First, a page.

The Big Bang Collective
This live programme will explore our world, from deep underground particle physics experiments to the vastness of space and the Amazon, from beer to artificial intelligence and the internet of things. Guest speakers range from an astronaut to a tech entrepreneur to school students showing off amazing experiments you can do at home. And you will also have the opportunity to ask questions live online!
WEDNESDAY 5 AUGUST 2020:
- 14:00 - Live underground visit to the ATLAS experiment at CERN, Switzerland
- 15:00 - A Day With Particles... Cartoon/Live Film (World Premiere)
- 16:00 - What a State We're In! : Participatory Show
- 17:00 - The Internet of Wild Things: Acoustics & A.I.
- 18:00 - The Physics of Beer: Participatory Workshop
- 19:00 - 60 years in space, and what next?
- 20:00 - Universal Science and Virtual Mixer
THURSDAY 6 AUGUST 2020:
- 18:30 - UDiF alias The Amazing Theatre of Physics
- 19:30 - The Physics of Beer: Participatory Workshop
- 20:30 - Colliderscope Music
WEDNESDAY 5 AUGUST 2020
14:00 - LIVE LINK
Live underground visit to the ATLAS experiment at CERN, Switzerland
Go 100m underground and join ATLAS physicists Clara Nellist and Muhammad Alhroob on a live tour of the ATLAS experiment at CERN, see up close a marvel of science and engineering and have the chance to ask them your questions on site LIVE.
15:00 - VIDEO
A Day With Particles … Cartoon/Live Film
16:00 - SHOW
What a State We’re In! : Participatory Show
Join female scientists from Badminton and Bristol Free School in the UK who will be taking us through fun physics experiments you can do at home! Here is the list of items and ingredients you’ll need to join in from home with the fun!
The session will include short talks on states of matter, particle accelerators and superconductors giving you an insight into some of the most cutting-edge science happing today.
ICHEP Science @Home Demos
Coke and Mentos
Slime & Rubber
17:00 - TALK
The Internet of Wild Things : Acoustics & A.I.
Listening to the rainforest remotely, using commonplace mobile tech & existing telecom infrastructure, we transform these audio streams into an understanding of the forest soundscape, rooting out any threats LIVE.
18:00 - SHOW
The Physics of Beer : Participatory Workshop
It’s not just a drink! Grab some beers and join Martin for some fun learning all about the magical properties of every physicist’s favourite beverage LIVE.
19:00 - TALK
60 Years In Space, And What Next?
Talking about some of the incredible activity in space: from the SpaceX Demo-2 launch, to the Artemis lunar programme, to over 30 years of Hubble.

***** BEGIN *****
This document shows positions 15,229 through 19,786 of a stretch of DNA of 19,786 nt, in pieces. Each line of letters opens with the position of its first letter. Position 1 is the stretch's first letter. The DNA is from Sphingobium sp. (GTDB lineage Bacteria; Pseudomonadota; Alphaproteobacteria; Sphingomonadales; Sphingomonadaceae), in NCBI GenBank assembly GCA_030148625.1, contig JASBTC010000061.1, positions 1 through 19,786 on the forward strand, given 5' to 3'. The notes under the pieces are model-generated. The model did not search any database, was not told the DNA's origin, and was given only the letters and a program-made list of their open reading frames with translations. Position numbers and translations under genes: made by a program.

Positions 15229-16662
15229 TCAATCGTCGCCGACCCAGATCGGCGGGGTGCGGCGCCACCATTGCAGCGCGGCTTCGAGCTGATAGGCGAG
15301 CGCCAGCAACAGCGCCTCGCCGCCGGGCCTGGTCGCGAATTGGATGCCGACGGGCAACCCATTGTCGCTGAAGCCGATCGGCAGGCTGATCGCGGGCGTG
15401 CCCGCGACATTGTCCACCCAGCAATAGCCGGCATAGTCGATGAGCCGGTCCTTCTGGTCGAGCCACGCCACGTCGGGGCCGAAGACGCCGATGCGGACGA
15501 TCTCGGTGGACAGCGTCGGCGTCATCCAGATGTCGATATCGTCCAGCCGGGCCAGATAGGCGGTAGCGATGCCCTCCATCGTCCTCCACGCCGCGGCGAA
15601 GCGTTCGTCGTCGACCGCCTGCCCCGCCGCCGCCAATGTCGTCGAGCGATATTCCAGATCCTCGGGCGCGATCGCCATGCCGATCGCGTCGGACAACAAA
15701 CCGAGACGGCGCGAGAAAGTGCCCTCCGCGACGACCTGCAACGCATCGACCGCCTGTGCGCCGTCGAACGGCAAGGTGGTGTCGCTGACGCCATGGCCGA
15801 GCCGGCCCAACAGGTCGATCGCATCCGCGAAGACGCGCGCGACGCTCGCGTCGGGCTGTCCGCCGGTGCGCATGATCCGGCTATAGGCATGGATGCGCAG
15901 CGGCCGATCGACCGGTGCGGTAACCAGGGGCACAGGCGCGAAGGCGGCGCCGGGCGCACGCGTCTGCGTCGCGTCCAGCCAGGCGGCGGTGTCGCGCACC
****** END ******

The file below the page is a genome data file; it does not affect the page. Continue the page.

20:00 - PANEL
Universal Science and Virtual Mixer
An evening with the experts on how we are using basic research and an internationally diverse set of scientists to answer our most fundamental questions about the universe, and how this effort directly benefits humankind.
THURSDAY 6 AUGUST 2020
18:30 - SHOW
UDiF alias The Amazing Theatre of Physics
Live in person at the Cross Club, Prague (in Czech, NOT transmitted).
19:30 - SHOW
The Physics of Beer: Participatory Workshop
Live in person at the Cross Club, Prague (in Czech, NOT transmitted).
|20:30 - DJ SET||
Live transmission from a special location – ColliderScope: an electronic music live set by physicist Lawrence Lee using vintage scientific equipment. Using a unique form of synthesis, audio waveforms are designed to show images from the world of experimental particle physics — painting dynamic pictures directly with sound using an oscilloscope.
Clara Nellist is a particle physicist working on the ATLAS experiment at CERN. She got her PhD from the University of Manchester and is currently a Radboud Excellence Initiative Fellow. Clara has worked on upgrades of the pixel detector, studies of the Higgs boson and top quark, and is applying machine learning algorithms to search for hints of dark matter in the data.
In her free time, she is a runner, photographer and budding science YouTuber, as well as an activist working towards equity in science.
For more of Clara’s science communication projects go to her Youtube channel
Muhammad Alhroob is a postdoctoral fellow at the University of Oklahoma, USA, and a member of the ATLAS experiment since 2006. He has searched for rare top-quark production processes and is participating in the ATLAS Pixel Detector activities. He is also very engaged in various ATLAS and CERN public outreach programmes and responsible for the ATLAS Virtual Visits programme offering live online visits to classrooms all over the world. Outside of work, Muhammad enjoys taking part in multiple sports, reading and spending time with his family and friends.
A Day With Particles
This project was the brainchild of four individuals: physicists Vojtech Pleskot, Daniel Scheirich and Martin Rybar of Charles University in Prague, and CERN Events Producer Connie Potter, based on a conversation wondering what the general public might think a scientist’s every day life is like? Are they all huddled together in a lab in white coats with test tubes in their hands? Are they working on top-secret, dangerous activities? Do they work all day and most of the night?
Combining the cartoon drawing skills of physicist Daniel Scheirich with the script-writing talent of Vojtech Pleskot and the ideas of Martin Rybar and Connie Potter, the video gives an entertaining glimpse into a typical day in the life of a typical physicist, and along the way tells some fascinating stories in the history of physics.
Vojtech, Martin and Daniel have been running the Science to Go site in the Czech republic with great success, bringing physics to the general public with some engaging content. For more about Science to Go please see here.
Vojtech Pleskot was born in Pisek, Czech Republic and he studied at the Charles University in Prague. After his PhD, he was a post-doc at the Johannes Gutenberg University in Mainz and then he returned to his Alma Mater as a researcher. Vojtech likes elementary particles, coffee, tea and cakes, the amazing worlds of high speed and cats that are both dead and alive, gardening, beekeeping and plenty of other stuff.
Martin Rybar, a native of Blansko, Czech Republic, is currently a researcher at Charles University in Prague after spending five years at the University of Illinois Urbana-Champaign and Columbia University in the US. Martin works on the ATLAS experiment at CERN studying matter that probably existed a microsecond after the Big Bang. He’s also a very keen science communicator being an organizer of summer schools of astronomy, giving public lectures, and being a co-founder of the outreach programme ‘Science to Go’.